X mark.svg Not done The current wording is correct.... Sailsbystars (talk) 12:44, 14 April 2014 (UTC)
Beg to differ, perihelion and aphelion refer to the most distant and nearest points , in that order,... respectively...Finsaveloy (talk) 06:43, 16 April 2014 (UTC)
Red information icon with gradient background.svg Not done: You've got it backwards. A planet's perihelion is its closest approach to the Sun, and its aphelion is its farthest. The article is correct. LittleMountain5 07:35, 16 April 2014 (UTC)
Yes of course, are both correct, not been well recently, and goes to show, I need a break,apologies. Finsaveloy (talk) 13:14, 16 April 2014 (UTC)
Hurry back! The 'Etymology' of the words gives hints. -- AstroU (talk) 18:18, 7 May 2014 (UTC)

Current new News[edit]

This is an amazing Wikipedia article. I love the orbit animation.

Headline-1: Jupiter Will Dazzle Above Moon This Weekend: How to See It

QUOTE: "About an hour after sunset on Saturday (May 2), approximately one-third of the way up from the horizon to the overhead point, you'll see an eye-catching sight: a thin crescent moon against the darkening sky. Hovering 8 to 9 degrees almost directly above this slender lunar sliver will be Jupiter, dazzling like a silvery white star." -- AstroU (talk) 23:22, 2 May 2014 (UTC) -- PS:FYI for future editing.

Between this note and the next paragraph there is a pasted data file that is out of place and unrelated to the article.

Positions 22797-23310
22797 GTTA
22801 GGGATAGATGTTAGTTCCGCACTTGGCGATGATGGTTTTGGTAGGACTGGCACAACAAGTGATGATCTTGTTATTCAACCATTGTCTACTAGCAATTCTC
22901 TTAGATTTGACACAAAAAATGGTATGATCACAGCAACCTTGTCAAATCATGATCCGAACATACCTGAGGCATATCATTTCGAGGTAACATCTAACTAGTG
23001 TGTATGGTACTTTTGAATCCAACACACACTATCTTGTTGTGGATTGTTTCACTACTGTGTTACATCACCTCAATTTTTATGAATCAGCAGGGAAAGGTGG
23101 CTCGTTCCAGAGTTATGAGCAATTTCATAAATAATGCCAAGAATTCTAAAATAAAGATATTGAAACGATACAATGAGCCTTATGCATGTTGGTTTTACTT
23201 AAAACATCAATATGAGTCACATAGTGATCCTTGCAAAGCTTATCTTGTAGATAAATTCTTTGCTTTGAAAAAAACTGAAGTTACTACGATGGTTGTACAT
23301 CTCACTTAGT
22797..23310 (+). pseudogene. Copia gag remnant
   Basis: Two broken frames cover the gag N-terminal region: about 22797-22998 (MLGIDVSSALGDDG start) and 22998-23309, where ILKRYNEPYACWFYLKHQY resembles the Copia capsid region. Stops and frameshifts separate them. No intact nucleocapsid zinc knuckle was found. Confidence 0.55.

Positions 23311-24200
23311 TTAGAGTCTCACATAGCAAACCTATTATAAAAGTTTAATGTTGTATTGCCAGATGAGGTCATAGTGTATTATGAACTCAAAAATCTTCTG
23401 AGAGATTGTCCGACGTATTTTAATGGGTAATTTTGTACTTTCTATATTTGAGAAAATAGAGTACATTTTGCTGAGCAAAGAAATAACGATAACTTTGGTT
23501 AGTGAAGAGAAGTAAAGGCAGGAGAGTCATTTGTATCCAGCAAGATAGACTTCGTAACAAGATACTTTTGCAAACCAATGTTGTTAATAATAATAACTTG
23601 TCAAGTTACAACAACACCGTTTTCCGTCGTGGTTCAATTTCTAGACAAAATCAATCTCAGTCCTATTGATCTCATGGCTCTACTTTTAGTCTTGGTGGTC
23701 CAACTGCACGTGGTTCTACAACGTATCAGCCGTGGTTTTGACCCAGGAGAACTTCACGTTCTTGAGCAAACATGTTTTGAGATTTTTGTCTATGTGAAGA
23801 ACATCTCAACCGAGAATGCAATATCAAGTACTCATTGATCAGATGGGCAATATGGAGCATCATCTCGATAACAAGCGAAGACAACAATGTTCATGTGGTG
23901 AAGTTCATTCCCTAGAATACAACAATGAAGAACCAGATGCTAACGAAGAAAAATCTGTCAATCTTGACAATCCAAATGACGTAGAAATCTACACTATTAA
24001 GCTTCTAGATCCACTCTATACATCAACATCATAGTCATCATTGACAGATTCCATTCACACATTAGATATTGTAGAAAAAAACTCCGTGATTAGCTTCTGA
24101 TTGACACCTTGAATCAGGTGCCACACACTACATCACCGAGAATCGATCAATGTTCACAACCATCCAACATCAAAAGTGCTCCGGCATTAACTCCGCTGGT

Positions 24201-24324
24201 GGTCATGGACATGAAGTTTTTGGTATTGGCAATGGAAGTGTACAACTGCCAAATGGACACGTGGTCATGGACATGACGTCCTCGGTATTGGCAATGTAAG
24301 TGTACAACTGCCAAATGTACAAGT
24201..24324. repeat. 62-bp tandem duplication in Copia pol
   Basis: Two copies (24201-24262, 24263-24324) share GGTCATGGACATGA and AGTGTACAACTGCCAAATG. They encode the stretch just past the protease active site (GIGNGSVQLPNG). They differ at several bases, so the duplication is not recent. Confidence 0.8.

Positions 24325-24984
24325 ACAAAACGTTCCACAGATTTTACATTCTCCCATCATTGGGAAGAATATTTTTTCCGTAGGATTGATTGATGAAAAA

Problem with the Image at the top of the "Moons" section[edit]

In the "Moons" section, the image of Jupiter and the Galilean moons incorrectly shows Europa closer than Io to Jupiter. I have noted in the image caption that these two labels need to be switched. If the image is corrected, then of course the note should be removed.

The image comes from Wikimedia Commons, where it is described as a photo taken 2 August 2008 on a camera attached to a telescope. How fortunate to have captured all four Galilean moons lined up on one side of Jupiter! Can anyone confirm that such a nice conjunction did in fact occur near that date? The moons seem too large relative to Jupiter and they also seem too close to Jupiter. Does anyone have an informed opinion about whether this image is likely to be real? Ontyx (talk) 04:35, 25 October 2014 (UTC)

The image and labels are correct. The moons are not in a nice neat line, it just appears like that. Jupiter's moons are a 3d system that we are viewing in 2d. Take a look at this gif, [1] , it's the system from a top down perspective. Now imagine looking at this side-on, like we (roughly) do from the perspective of Earth. You would see the moons appearing to constantly change their order.
In the image in question perhaps the moons are in these positions, [2] (excuse the 5-second Paint job).